Others really are little show offs and really strut their stuff, colorful pods that dance in and out of all that greenery. Sometimes they might be outer cloaks for the little plain janes hiding inside their colorful coats or... the pods look really interesting as they start to dry down and you can hardly wait to see what little jewel might be inside like...
    Uzice Speckled Wax.JPG Screen shot 2012-03-02 at 10.07.55 AM.png
    Uzice Speckled Wax'
    Colorful pods hiding plain janes...this is the color of the dried pods
    Purple Italian Marconi.JPG White Hull Pink Tip.JPG
    Purple Italian Marconi Stringless and White Hull Pink Tip

    Plain pods holding sparkling gems.....
    DSCN3032.JPG DSCN4616.JPG
    Berta Talaska and Blue Greasy Grits

    Colorful Pods and not so plain jane seed...
    DSCN5743.JPG DSCN5796.JPG
    Flamingo and Dried Seed

    Annette
     

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    Last edited: Aug 17, 2016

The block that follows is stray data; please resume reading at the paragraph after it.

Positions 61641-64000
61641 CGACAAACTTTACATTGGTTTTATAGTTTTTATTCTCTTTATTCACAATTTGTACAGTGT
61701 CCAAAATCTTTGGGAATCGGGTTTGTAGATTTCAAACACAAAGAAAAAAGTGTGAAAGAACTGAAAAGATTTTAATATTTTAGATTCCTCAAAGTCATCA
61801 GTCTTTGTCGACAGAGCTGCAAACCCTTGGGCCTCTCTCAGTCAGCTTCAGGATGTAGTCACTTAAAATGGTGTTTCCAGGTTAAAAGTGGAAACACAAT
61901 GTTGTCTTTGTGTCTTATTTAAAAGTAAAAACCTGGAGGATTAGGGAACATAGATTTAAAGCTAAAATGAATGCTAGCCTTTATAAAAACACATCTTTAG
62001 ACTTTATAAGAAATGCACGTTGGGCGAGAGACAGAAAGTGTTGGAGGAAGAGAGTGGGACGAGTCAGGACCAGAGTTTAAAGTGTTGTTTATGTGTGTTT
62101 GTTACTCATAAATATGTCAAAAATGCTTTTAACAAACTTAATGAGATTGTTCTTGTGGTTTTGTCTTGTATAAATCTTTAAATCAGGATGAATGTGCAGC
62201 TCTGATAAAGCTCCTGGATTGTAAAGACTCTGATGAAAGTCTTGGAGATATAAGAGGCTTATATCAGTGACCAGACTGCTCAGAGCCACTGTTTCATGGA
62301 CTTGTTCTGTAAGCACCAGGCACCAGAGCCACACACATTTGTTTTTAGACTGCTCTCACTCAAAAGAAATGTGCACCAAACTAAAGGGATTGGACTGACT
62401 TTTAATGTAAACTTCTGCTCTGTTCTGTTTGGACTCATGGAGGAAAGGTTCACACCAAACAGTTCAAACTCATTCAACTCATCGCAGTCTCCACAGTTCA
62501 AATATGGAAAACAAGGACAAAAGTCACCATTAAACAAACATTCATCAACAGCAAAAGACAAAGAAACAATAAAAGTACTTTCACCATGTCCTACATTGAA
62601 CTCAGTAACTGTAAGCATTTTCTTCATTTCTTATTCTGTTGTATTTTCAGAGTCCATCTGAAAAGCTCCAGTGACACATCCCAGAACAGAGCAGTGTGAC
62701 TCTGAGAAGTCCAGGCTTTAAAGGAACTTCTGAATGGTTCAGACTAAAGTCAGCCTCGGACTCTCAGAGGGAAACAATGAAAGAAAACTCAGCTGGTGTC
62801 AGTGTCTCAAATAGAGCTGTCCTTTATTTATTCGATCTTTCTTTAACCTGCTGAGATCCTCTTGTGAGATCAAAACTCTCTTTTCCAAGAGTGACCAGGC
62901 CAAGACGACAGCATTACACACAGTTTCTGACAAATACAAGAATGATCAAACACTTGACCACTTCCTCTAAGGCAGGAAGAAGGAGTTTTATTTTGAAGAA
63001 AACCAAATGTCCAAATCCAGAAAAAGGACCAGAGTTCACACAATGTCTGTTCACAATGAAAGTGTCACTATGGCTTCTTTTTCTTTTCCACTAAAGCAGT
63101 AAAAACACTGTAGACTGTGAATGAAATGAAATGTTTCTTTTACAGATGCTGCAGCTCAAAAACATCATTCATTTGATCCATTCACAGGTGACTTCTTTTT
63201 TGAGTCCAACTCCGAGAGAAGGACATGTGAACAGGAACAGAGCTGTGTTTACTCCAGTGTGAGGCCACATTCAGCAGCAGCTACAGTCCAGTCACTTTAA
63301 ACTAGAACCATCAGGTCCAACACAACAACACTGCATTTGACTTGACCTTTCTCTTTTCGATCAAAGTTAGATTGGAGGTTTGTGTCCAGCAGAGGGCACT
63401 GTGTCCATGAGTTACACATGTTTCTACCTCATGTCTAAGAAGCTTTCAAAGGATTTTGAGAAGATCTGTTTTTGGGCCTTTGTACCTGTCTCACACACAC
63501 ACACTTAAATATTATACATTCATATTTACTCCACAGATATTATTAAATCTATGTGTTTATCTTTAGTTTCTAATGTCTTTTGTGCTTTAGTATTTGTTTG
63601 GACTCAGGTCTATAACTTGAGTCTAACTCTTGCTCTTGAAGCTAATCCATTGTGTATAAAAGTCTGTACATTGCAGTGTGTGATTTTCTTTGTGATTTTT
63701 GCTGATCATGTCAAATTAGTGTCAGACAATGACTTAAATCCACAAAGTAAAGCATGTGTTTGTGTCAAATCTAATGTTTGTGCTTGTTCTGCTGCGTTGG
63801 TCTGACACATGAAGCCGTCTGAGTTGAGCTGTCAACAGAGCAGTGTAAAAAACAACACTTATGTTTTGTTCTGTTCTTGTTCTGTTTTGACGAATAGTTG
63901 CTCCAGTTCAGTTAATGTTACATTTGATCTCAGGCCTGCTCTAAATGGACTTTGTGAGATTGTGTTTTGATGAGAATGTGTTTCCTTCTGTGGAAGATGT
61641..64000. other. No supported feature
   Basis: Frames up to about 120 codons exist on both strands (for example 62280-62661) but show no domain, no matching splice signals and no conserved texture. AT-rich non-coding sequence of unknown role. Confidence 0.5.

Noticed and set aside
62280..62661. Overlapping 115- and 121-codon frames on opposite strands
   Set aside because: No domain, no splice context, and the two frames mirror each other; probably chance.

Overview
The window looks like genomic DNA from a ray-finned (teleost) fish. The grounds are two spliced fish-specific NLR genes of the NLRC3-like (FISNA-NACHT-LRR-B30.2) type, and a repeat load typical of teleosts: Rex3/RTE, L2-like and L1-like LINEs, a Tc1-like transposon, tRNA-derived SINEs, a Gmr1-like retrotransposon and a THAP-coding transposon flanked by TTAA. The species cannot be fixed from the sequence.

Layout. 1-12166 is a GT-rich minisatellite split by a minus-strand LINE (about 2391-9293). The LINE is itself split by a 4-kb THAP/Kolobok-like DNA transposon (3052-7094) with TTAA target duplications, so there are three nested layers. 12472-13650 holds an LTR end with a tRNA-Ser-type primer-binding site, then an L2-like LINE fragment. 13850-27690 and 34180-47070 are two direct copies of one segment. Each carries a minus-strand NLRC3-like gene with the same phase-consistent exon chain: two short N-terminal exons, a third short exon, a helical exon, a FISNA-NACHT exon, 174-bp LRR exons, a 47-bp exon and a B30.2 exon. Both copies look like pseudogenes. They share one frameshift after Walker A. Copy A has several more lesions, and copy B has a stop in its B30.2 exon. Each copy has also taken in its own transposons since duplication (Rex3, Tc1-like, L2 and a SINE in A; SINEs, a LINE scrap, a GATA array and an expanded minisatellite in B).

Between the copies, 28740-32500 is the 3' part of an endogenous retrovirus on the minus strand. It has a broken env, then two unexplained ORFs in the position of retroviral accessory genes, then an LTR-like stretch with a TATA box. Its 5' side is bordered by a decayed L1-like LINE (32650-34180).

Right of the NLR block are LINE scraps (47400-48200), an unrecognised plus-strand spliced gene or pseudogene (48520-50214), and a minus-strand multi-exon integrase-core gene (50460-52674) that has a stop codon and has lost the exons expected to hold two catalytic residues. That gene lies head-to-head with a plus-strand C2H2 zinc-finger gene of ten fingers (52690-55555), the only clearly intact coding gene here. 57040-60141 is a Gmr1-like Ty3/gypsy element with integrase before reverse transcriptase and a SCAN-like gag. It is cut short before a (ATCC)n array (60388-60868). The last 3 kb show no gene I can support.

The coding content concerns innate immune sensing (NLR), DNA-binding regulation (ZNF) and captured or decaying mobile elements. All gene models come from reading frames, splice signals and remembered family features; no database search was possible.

9. Aug 17, 2016
    aftermidnight

    aftermidnight Garden Addicted

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    Hmmmm, don't know what happened there I did have the names under their corresponding pics. The files at the bottom I thought i had deleted, the one on the right is of Blue Greasy Grits in the shelly stage. Small but so tasty, when shelling these I recomend doing it inside a box with sides, they seem to fly everywhere. I'm still finding these in the oddest places

    Another colorful pod that produces large colorful seed...
    DSCN3733.JPG DSCN3800.JPG
    Bird Egg #3 and Dried Seed

    And these, mutation or just reversed seed coat color....
    DSCN6327.JPG DSCN6870.JPG
    Found in a pod of Red Eye Fall and Found in a pod of Candy

    I find the world of beans fascinating, there always seem to be a surprise just waiting around the corner.

    Annette
     
  10. Aug 21, 2016
    Hal

    Hal Deeply Rooted

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    @aftermidnight Those Uzice Speckled Wax are quite interesting, you've got a flat yellow podded bean that develops purple pigmentation. Certainly a stunner!

    @journey11 Sorry for the late response, I've not been around too much. At this point I'd be more inclined to say deficiency for those two plants, could be all sorts of causes and no easy answer.